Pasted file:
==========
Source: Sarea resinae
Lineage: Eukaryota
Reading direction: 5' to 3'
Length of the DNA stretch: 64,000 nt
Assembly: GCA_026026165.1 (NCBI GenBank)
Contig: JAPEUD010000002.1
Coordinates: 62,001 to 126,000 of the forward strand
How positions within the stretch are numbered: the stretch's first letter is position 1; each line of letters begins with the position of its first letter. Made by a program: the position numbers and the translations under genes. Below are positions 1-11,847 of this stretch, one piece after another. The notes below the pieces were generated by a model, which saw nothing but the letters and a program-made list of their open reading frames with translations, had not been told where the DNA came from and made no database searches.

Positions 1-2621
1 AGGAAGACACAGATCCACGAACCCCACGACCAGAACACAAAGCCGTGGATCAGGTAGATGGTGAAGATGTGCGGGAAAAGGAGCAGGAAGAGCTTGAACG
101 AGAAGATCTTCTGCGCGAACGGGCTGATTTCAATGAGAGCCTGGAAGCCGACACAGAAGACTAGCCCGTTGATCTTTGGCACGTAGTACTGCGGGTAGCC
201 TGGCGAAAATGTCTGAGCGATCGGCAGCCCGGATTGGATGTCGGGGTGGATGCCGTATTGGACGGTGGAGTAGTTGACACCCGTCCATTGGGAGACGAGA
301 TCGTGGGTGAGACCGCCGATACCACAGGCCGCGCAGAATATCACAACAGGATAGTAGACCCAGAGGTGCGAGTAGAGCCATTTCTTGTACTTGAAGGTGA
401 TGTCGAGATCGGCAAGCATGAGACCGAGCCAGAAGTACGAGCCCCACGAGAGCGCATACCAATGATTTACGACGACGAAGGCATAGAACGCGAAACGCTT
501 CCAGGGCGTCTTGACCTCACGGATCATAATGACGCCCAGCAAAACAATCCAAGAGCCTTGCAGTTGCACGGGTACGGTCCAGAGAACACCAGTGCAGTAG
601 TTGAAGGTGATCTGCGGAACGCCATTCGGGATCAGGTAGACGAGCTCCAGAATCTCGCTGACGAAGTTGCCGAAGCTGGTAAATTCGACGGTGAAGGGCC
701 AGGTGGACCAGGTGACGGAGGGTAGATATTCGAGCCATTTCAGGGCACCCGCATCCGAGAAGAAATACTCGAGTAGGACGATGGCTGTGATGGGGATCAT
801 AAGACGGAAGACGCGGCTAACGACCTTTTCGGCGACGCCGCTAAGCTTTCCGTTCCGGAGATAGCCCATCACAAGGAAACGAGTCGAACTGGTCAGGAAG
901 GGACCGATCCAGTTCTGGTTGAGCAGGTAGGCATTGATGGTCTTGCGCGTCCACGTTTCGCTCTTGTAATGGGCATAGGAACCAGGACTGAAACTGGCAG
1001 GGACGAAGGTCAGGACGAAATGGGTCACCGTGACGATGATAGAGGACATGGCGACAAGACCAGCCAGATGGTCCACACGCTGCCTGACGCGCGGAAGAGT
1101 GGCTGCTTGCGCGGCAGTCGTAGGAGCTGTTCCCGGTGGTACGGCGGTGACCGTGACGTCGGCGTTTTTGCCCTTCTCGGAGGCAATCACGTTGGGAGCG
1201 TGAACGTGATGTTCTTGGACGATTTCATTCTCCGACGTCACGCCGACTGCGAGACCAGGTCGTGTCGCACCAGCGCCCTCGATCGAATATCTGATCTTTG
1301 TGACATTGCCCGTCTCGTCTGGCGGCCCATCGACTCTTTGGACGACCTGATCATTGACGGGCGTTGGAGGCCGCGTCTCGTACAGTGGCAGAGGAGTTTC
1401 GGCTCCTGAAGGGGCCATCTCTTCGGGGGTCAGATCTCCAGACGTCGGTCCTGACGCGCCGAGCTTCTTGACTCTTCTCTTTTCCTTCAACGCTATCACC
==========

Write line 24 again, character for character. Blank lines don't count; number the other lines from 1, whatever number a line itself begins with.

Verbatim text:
1401 GGCTCCTGAAGGGGCCATCTCTTCGGGGGTCAGATCTCCAGACGTCGGTCCTGACGCGCCGAGCTTCTTGACTCTTCTCTTTTCCTTCAACGCTATCACC